There was something frankly embarrassing to hear Lucien Bouchard said in an interview, this week: “it is me who brought the cause closest to success.”.
Whatever one may think of the work of Mr. Bouchard and his performance noticed during the 1995 campaign, this “me” is frankly creaking and, at least, inelegant.
It it is first for the millions of Quebecers who voted, who have pushed, who gave time and money to this cause, but it is also the head of the yes camp, Jacques Parizeau.
Remember just two things. First, it is documented and well known that Bouchard has much resisted the holding of the referendum of 1995. Everything indicates that would have been the willingness of Jacques Parizeau, the referendum would very likely have not occurred.
Second, polling expert Pierre Drouilly, now affiliated with the PQ has produced serious work in which he says that it is impossible to measure any effect either because of the arrival of Bouchard in the foreground in the 1995 campaign. The Edmonton University researchers arrived at the same conclusion. This does not mean that Mr. Bouchard was not a valuable asset to the yes camp. But this somewhat relativizes things and allows to deflate the argument of the pessimists that the outcome of 1995 had been artificially high because of the presence of Lucien Bouchard, so that should be constantly postponing any further attempt to achieve independence.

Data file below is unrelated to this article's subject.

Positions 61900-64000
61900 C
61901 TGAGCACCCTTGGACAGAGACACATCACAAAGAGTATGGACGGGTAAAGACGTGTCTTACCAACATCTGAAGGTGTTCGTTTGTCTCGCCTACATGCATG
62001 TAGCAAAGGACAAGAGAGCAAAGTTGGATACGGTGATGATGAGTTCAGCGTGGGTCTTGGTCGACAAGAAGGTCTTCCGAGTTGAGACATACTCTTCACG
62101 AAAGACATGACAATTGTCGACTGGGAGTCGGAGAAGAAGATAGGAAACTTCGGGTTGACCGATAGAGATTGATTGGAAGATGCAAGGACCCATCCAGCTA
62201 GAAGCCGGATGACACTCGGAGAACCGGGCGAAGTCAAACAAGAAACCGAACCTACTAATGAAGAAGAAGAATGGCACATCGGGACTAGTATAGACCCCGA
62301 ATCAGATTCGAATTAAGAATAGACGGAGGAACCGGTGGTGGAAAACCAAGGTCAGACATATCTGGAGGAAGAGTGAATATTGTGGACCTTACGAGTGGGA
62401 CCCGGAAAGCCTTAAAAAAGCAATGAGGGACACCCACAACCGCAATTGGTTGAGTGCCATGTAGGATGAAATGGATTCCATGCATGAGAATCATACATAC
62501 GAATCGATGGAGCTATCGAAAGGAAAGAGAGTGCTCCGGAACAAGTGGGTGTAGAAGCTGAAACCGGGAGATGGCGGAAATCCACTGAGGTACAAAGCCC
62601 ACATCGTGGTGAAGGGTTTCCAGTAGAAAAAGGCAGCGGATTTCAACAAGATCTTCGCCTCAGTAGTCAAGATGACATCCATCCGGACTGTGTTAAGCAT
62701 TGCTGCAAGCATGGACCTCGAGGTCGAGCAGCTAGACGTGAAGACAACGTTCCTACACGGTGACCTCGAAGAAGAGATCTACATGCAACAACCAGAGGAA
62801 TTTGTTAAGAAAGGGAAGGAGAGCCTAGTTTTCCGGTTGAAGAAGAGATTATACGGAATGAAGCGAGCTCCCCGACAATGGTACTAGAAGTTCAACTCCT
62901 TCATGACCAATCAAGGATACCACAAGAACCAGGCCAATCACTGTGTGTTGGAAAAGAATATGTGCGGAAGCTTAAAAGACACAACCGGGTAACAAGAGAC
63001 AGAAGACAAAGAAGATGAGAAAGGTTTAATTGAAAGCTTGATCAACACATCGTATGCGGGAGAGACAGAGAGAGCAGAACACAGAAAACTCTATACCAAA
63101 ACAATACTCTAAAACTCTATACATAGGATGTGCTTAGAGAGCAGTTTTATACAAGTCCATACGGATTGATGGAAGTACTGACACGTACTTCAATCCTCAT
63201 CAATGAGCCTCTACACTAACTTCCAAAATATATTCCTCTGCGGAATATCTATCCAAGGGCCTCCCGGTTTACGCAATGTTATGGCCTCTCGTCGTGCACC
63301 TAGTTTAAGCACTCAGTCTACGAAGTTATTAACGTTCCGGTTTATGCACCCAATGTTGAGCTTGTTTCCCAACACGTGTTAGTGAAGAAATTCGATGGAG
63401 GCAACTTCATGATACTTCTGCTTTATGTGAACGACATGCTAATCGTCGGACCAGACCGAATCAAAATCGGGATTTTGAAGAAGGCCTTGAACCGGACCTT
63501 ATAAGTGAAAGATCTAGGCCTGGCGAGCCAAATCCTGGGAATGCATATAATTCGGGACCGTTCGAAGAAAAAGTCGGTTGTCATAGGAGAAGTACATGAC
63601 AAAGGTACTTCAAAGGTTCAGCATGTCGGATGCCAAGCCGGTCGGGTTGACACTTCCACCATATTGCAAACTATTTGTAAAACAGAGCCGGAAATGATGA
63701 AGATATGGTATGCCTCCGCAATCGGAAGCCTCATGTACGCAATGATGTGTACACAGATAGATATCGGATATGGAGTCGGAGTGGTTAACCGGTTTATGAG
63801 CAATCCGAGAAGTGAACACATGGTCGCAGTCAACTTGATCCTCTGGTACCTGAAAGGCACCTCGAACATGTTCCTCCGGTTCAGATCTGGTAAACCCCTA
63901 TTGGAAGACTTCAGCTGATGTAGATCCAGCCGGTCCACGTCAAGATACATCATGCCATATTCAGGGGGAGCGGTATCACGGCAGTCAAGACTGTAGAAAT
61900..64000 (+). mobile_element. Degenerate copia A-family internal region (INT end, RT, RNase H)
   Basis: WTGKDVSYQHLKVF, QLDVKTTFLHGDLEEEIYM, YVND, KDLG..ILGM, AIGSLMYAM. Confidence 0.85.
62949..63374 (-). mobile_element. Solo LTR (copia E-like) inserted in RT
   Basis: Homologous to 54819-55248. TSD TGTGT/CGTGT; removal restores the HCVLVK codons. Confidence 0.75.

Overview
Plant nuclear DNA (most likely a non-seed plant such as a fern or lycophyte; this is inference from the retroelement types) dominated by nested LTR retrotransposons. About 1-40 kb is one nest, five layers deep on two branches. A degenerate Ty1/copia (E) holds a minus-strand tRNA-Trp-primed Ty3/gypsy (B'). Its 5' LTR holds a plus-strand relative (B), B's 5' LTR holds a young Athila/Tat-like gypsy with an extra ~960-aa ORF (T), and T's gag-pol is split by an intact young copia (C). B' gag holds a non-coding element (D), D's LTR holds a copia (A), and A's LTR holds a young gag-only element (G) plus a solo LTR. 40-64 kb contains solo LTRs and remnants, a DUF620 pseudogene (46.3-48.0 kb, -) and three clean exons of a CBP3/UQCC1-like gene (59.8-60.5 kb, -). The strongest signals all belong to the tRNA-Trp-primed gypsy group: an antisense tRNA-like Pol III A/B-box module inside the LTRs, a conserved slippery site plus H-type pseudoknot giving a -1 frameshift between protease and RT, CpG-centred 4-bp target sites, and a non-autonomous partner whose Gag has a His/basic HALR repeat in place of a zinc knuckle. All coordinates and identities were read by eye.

Moreover, we also note since the years following this episode, the former Chief of the Bloc and former Prime Minister, pronounced at regular intervals on various political issues, is exemplary and remarkable silence on sovereignty, except to say from time to time, when settled in a corner and twisting on his chair, he “assumes” that he made in 1995.
In proclaiming themselves now the champion of the “cause” for his role passed, Mr. Bouchard fits perfectly in the trend spread, that observed for a long time, to constantly store Jacques Parizeau in the closet of history. Beyond the ingratitude which it thus testifies to Mr. Parizeau, is the difficulty for pro-independence find their place in the Quebec political frame which is expressed here in all its splendour.
NIC Payne – Montreal, September 13, 2012